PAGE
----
Cervical Carcinogenesis

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An amino bisphosphonate targets MMP 9–expressing macrophages and angiogenesis to impair cervical carcinogenesis

An amino bisphosphonate targets MMP 9–expressing macrophages and angiogenesis to impair cervical carcinogenesis

This study has presented novel applications for an amino- bisphosphonate, ZA, currently used clinically to ameliorate bone metastasis. The strategy forthcoming involves treatment of either CIN or established cervical cancer so as to elicit stasis or regression rather than progression and growth. We demonstrate that ZA inhibits angiogenesis in premalignant lesions (CIN-3) and in cervical tumors by targeting both macrophage expres- sion and proteolytic activity of an MMP, MMP-9. Therapeutic regimes using ZA impaired progression of premalignant lesions to invasive carcinoma and antagonized the growth of preexist- ing cervical tumors. These results are likely to be relevant to human cervical carcinogenesis. MMP-9 has been shown to be upregulated in CIN-3 lesions and cervical cancers in humans (refs. 7, 8, 36 and our unpublished observations), and elevated expression and activity correlate with poor prognosis for subse- quent metastasis and tumor recurrence (37). Notably, MMP-9 and the related MMP-2 have been detected in both epithelial and stromal compartments in human cervical lesions (8, 36). We found MMP-9 expression exclusively in the stroma in the mouse model in infiltrating macrophages. MMP-9 is similarly expressed by macrophages (and other inflammatory cells), infiltrating both stroma and epithelia of human CIN-2/3 and cervical cancers (E. Giraudo and D. Hanahan, unpublished data); the reasons that MMP-9–expressing macrophages do not infiltrate the neoplas- tic epithelial compartments in the mouse model are presently unclear. We performed a genetic test to assess the importance of this and a related protease by analyzing the cervical cancer phe-

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Original Article The expressions of DNA methyltransferase 1 (DNMT1) and cyclin A1 (CCNA1) in cervical carcinogenesis

Original Article The expressions of DNA methyltransferase 1 (DNMT1) and cyclin A1 (CCNA1) in cervical carcinogenesis

The expressions of DNMT1 and CCNA1 mRNA in the process of cervical carcinogenesis was measured by qPCR (Figure 6). The amplification product was single and had a strong specificity. As shown in Table 5, the positive rates of DN- MT1 mRNA in the SCC, HSIL, and LSIL groups were 73.33%, 63.33% and 43.33%, respective- ly, which were significantly higher than they were in the control group (16.67%) (P<0.05). The DNMT1 mRNA in the SCC group was obvi- ously higher than it was in the LSIL group (P=0.018), but not significantly higher than it was in the HSIL group (P=0.405). As shown in Figure 7, the relative expression of DNMT1 mRNA significantly increased with the aggrava- tion of cervical lesions (P<0.05). This result agreed with the immunohistochemistry and Western blot results of the DNMT1 protein. On the contrary, the positive expression rates of the CCNA1 mRNA were 23.33%, 63.33%, 93.33%, and 100.00% in the SCC, HSIL, LSIL, and control groups (Table 6), respectively. The CCNA1 mRNA in the SCC and HSIL groups was significantly lower than it was in the LSIL and control groups (P<0.05). The relative expres- sion of CCNA1 mRNA was reduced in the pro- cess of cervical carcinogenesis (Figure 8). There was no significant decrease in the rela- tive expression of CCNA1 mRNA from the con- trol group to the LSIL group (P=0.65), and a significant decrease from the LSIL group to the HSIL group (P<0.05), and the HSIL group to the SCC group (P<0.05).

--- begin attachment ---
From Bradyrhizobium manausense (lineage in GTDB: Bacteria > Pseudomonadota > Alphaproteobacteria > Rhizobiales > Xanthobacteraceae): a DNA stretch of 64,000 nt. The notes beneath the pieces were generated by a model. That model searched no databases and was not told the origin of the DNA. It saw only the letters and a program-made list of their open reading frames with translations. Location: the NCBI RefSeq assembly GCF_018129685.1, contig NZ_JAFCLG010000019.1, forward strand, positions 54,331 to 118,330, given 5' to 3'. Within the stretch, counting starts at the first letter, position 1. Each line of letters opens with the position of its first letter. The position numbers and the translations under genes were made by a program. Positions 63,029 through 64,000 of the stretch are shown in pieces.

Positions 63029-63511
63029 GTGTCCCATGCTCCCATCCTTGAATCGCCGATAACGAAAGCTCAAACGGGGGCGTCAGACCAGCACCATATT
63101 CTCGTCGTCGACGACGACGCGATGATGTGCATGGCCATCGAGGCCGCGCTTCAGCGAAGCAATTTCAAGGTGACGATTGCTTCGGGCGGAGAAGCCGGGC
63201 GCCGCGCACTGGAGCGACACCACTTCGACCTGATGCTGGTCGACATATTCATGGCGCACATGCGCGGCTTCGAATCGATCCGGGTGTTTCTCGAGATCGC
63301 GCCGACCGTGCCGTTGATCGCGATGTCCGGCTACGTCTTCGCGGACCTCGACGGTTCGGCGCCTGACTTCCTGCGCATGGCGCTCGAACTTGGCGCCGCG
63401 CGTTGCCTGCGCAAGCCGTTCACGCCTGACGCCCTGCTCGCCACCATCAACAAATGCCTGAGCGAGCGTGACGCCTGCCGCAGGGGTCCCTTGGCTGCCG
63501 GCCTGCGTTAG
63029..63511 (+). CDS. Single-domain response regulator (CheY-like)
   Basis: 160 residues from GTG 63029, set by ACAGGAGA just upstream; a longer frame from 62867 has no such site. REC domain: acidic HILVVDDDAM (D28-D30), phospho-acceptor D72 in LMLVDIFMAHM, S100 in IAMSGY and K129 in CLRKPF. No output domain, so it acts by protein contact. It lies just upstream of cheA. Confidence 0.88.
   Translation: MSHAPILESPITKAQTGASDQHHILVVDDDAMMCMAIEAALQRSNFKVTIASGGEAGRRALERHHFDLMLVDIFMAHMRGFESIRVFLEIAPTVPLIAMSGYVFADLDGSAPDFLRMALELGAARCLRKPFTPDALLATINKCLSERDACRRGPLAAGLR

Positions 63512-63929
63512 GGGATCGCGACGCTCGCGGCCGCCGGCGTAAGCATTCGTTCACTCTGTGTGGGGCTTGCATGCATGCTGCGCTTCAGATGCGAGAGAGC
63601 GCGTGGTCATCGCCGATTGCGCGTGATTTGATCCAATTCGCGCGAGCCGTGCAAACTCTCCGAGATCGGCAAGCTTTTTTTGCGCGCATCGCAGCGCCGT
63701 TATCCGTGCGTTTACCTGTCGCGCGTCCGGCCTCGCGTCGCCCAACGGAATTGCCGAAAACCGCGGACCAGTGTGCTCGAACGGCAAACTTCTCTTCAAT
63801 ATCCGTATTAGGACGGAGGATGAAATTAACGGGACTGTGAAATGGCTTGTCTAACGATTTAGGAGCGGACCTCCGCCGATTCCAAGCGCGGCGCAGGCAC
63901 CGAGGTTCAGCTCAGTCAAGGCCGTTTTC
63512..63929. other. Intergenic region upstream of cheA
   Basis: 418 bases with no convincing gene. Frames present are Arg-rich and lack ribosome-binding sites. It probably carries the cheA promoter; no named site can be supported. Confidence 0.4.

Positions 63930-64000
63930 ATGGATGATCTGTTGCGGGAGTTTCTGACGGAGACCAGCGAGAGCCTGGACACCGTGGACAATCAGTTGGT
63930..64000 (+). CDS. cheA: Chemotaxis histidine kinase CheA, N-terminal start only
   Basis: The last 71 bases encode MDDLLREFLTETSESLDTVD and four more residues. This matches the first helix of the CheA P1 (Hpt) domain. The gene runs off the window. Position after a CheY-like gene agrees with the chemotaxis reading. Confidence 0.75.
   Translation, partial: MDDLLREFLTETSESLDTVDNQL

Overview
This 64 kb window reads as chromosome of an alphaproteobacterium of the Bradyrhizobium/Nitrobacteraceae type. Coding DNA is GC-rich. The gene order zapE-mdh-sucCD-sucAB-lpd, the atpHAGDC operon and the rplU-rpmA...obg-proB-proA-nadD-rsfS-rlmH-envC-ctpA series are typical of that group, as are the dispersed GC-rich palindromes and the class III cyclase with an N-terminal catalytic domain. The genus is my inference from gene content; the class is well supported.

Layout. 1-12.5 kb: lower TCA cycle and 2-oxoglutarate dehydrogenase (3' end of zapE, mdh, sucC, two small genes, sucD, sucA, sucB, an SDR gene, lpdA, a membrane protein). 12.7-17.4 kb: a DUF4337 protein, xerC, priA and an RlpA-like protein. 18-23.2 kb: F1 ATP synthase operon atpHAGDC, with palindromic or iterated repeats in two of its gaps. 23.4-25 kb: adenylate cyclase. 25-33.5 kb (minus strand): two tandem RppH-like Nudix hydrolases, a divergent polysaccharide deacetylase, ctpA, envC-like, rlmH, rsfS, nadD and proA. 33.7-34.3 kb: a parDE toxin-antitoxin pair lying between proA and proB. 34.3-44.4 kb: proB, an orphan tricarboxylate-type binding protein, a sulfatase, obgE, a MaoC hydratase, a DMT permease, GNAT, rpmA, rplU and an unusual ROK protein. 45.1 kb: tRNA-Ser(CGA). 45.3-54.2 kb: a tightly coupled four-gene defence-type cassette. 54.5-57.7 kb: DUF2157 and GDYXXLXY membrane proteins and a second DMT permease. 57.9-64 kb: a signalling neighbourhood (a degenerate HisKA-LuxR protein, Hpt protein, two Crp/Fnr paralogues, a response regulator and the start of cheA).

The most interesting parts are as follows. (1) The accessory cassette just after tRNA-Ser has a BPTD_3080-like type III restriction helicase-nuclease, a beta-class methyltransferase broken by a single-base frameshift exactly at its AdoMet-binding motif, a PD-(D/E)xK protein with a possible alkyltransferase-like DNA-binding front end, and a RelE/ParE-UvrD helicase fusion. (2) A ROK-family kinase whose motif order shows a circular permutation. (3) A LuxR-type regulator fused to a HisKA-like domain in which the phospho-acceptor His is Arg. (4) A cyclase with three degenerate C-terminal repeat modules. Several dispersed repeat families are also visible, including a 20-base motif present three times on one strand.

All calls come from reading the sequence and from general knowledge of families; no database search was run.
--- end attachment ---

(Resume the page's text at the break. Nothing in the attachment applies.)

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MDM2 SNP309 (rs2279744) and p53 Codon Arg72Pro (rs1042522) SNP in Cervical Carcinogenesis

MDM2 SNP309 (rs2279744) and p53 Codon Arg72Pro (rs1042522) SNP in Cervical Carcinogenesis

To investigate the association between polymorphisms (SNP) in the p53 and murine double minute 2 homolog (MDM2) promoter 309 in cervical carcinogenesis. SNP at p53 codon 72 poly- morphisms and MDM2 promoter 309 (T/G) together with human papillomavirus (HPV) types were examined in a total of 187 cervical smear samples using real time PCR. 27 cases with HPV types 16 and/or 18 had significantly higher frequency of the TG + GG genotype and G allele than 56 with other types of high-risk HPV (P = 0.0136). 48 cases with HPV types 52 and/or 58 had signifi- cantly higher frequency of the TG + GG genotype and G allele than 56 with other types of high-risk HPV (P = 0.001). Our studies have demonstrated that the frequency of G allele in MDM2 promoter 309 increased from LSIL to HSIL and that there was an increased OR for G allele in HSIL cases with high-risk HPV types including 52 and 58. It is known that geographically different oncogenic HPV types 52 and 58 are more prevalent than 16 and 18 in a Japanese population.

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RETRACTED ARTICLE: Molecular mechanisms in progression of HPV-associated cervical carcinogenesis

RETRACTED ARTICLE: Molecular mechanisms in progression of HPV-associated cervical carcinogenesis